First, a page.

compliance benefits

uestion: Whats the chief business benefit of compliance? Answer: You dont go to jail. If thats the way your company views compliance, then its time you looked closer at this admittedly sometimes arduous process. Avoiding jail or a hefty fine is of course a strong motivator to invest in compliance. Its also a very negative response. If a company believes there are no other discernable benefits or business value associated with compliance, then it will clearly do the bare minimum required to meet legislation. Compliance will be seen as an irritation that sidetracks the firm from the more important business of making money. The attitude will be: Weve ticked the boxes and were compliant, says Floris van den Dool, European head at Accentures Security Practice. But even though the return on investment (ROI) of compliance may not be immediately obvious, organisations that put in the effort can bring home some tasty cuts of bacon. Companies need to see compliance not as the end goal, but an aid to reaching the wider target of managing risk. Tackling risk management will help companies become better informed about their business and where it is under-performing, ultimately leading to better decisionmaking. Reducing risk also means that companies will have increased capital expenditure to invest elsewhere in the business. And after all, as Alan Calder, chief executive of IT Governance and author on data security points out, Compliance is the legislative form of best practice. If a company follows best practice, then it is going to be able to react quickly not only to any painful probing by auditors, but also to market opportunities. Compliance will force that company to look at its business processes across department ghettos, driving out inefficiencies and improving performance. At the very least, it will make companies realise what assets they have and find out areas where they are over-paying licence fees, for example. Kosten Metreweli, vice-president of marketing at configuration management company Tideway Systems, says, Seventy to eighty per cent of systems downtime is caused by change processes not joining up so if you can begin to drive out the silo mentality, that is obviously a business benefit. The net result is that security will go up and costs will come down. An arresting combination. Before companies can begin to see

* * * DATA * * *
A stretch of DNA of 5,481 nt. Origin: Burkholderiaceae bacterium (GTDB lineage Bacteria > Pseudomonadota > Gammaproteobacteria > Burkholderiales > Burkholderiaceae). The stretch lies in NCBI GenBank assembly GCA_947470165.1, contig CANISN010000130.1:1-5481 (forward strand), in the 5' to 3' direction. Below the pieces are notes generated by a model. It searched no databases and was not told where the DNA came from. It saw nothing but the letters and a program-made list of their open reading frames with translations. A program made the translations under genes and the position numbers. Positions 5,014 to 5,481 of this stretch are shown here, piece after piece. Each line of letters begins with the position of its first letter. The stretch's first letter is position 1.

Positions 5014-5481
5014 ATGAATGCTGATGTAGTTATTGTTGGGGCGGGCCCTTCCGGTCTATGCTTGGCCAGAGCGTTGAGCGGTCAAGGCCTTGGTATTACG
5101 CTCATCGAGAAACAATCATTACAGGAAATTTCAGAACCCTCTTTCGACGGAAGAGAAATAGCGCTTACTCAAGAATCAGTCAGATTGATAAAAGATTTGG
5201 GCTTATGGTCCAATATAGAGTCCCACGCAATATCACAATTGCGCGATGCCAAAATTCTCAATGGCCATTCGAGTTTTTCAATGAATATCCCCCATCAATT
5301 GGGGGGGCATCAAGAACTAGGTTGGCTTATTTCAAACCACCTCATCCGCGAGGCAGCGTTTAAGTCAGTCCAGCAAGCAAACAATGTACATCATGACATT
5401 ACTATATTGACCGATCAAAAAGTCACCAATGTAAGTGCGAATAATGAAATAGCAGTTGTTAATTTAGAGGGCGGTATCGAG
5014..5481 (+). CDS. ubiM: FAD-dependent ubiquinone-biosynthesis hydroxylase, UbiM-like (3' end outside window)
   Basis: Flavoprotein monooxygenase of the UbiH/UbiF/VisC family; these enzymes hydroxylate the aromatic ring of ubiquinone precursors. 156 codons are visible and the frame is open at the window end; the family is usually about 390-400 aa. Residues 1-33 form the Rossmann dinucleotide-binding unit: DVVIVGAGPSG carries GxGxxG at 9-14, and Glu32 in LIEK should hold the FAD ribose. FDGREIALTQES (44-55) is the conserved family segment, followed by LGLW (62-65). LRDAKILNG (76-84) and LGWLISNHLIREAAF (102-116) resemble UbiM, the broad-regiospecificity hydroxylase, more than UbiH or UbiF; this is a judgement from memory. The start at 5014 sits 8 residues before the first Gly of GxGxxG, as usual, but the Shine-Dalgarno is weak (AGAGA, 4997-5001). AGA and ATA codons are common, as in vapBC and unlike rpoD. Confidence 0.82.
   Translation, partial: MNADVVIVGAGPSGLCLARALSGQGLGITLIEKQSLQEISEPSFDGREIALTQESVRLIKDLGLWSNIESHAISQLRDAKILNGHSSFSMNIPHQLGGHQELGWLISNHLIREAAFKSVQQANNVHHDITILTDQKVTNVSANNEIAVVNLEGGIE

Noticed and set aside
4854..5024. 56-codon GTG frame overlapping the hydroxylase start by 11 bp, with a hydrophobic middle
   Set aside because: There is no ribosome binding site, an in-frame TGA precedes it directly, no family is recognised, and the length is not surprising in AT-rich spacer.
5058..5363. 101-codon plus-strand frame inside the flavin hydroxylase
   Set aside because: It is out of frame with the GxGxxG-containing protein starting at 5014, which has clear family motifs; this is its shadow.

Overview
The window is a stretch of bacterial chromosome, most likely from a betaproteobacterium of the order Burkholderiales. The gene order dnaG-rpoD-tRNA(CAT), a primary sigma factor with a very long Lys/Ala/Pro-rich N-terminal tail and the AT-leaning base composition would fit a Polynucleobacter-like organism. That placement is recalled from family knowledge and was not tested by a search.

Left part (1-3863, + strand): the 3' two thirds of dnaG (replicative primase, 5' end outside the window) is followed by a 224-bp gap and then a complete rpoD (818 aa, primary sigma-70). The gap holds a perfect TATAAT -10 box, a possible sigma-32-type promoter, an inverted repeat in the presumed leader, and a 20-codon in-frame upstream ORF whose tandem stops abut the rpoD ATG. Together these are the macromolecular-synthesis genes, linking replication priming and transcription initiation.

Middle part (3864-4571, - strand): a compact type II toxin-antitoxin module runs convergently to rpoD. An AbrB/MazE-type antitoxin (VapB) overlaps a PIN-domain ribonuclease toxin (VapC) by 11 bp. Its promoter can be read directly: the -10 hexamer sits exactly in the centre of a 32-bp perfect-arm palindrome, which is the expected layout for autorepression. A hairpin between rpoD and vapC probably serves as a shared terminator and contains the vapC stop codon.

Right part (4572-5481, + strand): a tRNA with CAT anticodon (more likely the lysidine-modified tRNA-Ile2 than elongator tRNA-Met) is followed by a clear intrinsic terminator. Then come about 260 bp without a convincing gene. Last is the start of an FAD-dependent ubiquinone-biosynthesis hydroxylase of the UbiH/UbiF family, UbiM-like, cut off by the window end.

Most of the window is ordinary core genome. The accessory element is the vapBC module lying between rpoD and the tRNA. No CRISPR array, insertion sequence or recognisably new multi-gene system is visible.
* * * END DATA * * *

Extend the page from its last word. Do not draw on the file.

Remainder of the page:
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The business benefits of compliance

While most IT managers expect adherence to compliance to reduce the exposure of firms to risk, they might not know that such adherence can lead to improved business practices. Janine Milne reports
these kinds of benefits, they must slough off that negative attitude. Lots of companies spend the first 12 months to two years of compliance going Gosh, is this what we have to do? and bolt controls on. But that gets to be very expensive, Calder notes. If you approach compliance with bolt-on controls and get away with it, then the only ROI is around the negative impact. If you do it properly youll get ROI before requirement even hits. At some point companies realise that thinking more strategically and proactively embedding controls will be better for business than simply reacting to each new piece of legislation. Companies will thrive or dive on the quality of their data. It shouldnt take a piece of legislation to goad them to tackle this issue. And if this is what it takes to start a company sorting out its data, then that has to be to its advantage. Information about a person should be up to date and be available to the right people and be kept only as long as it should, says Calder. If you do that you start to see obvious benefits. Eradicating the duplication of information or customer details will save money on storage and having one view of the customer will help workers be more efficient and effective. Hopefully, that means the sometimes long-suffering customer should receive a better service. That of course means you begin to get not just simple cost savings but real business benefits of employees saying I like working here and customers saying This company is efficient, says Calder. For many large companies, that lightbulb moment comes when they realise that following best practice initiatives such as ISO 27001, ITIL or Cobit will go a long way to making them compliant with any legislation regulators may throw at them. By following ITIL, you tend to have already set up your global control to look at it from the right end of
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compliance benefits

Reducing risk means that companies have increased capital expenditure to invest elsewhere in the business